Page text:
What is the benefit of an insulin spike post training? Your muscles are insulin resistant after training.


     


    I've heard the rationale that bodybuilders use insulin, therefore it's beneficial to get that spike. Except the problem is bodybuilders use exogenous insulin which is completely different than you drinking some dextrose and getting that natural insulin spike. Anytime you go supratherapeutical with a hormone you're going to get very different results than what's naturally possible. 

  • Weight training in a fasted state is detrimental for muscle growth & strength gains.

     


     


    You're obviously basing your information on old broscience that's hardly even mainstream anymore. This is completely untrue.

  • Carbs pre workout does absolutely nothing. Listen to The podcast with John kiefer and dave asprey. Kiefer made carb back loading, works well.
  • RodRod The Rodfather
    edited April 2013

    Carbs pre workout does absolutely nothing. Listen to The podcast with John kiefer and dave asprey. Kiefer made carb back loading, works well.


     


    That's a good one, also the one with fatigue by Tim Noakes. Thinking you slow down because a lack of  carbs is BS! Go listen to that podcast and learn about the" Governor Model" 


     


    I know this personally is true because I would kill 3 hour training sessions off 1lbs of grass fed beef almost a full stick of K.G.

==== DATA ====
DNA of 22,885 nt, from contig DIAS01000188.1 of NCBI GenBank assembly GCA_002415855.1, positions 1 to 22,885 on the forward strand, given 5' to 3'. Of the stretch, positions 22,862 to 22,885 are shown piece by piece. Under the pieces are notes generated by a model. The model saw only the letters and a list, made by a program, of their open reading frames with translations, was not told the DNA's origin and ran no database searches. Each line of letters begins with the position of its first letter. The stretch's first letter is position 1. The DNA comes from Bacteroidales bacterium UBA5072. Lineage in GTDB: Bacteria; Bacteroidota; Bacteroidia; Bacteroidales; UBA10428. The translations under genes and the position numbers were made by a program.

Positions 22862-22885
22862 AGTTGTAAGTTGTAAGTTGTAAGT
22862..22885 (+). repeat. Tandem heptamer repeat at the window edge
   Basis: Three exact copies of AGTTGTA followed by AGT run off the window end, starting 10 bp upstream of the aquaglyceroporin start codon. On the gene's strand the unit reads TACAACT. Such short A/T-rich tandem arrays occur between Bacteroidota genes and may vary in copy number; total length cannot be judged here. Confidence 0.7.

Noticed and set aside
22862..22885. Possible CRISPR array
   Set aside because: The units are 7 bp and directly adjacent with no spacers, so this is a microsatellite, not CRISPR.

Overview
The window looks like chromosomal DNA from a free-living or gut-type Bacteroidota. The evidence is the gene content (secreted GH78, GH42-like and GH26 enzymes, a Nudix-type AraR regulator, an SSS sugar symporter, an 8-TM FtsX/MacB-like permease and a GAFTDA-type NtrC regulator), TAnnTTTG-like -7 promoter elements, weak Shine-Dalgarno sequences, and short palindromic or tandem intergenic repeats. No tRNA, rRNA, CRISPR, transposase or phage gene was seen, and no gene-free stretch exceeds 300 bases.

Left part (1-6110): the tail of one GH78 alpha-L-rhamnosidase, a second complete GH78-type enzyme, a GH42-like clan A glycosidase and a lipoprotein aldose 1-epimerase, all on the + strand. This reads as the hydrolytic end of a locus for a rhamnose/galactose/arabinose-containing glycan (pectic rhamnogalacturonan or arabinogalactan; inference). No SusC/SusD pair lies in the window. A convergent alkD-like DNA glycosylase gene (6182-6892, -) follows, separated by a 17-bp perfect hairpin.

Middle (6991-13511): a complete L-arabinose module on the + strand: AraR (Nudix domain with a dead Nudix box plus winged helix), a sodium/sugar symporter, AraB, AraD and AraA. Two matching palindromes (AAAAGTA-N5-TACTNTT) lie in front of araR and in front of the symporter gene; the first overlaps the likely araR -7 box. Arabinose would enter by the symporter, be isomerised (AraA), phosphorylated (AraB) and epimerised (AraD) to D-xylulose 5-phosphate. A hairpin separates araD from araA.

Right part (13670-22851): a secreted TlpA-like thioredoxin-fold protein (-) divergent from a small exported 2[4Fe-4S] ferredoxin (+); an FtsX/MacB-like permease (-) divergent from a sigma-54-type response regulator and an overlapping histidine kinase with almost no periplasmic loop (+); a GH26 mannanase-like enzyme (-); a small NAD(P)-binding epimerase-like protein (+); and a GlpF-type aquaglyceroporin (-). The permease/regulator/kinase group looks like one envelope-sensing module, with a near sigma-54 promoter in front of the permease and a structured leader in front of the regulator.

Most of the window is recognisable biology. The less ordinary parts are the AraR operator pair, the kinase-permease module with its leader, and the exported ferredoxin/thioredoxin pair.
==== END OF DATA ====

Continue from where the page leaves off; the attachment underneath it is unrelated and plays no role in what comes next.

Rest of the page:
Everything I learned about "biohacking" has been baby steps to "circadian biology", that's where the real biohacking comes in. You can buy a bunch of cool shit to "hack" but if you don't have context, you're not winning. Paleo is just a brand now and too many have opinions, it's on you to read and reread the material to not only find truth but to connect the dots. Much love to everyone who has helped me on my journey for restoring my health, please keep in touch. Feel free to message me with health questions Con[email protected] 

  • My favorite comment so far is your body is insulin resistant after a workout.  This is erroneous.  The body is insulin receptive after a weight training workout.  This is the time it needs Protein and Carbs to rebuild.  After about a two hour window the body will become insulin resistant.  The timing of certain nutrients will greatly benefit your efforts.


  • My favorite comment so far is your body is insulin resistant after a workout.  This is erroneous.  The body is insulin receptive after a weight training workout.  This is the time it needs Protein and Carbs to rebuild.  After about a two hour window the body will become insulin resistant.  The timing of certain nutrients will greatly benefit your efforts.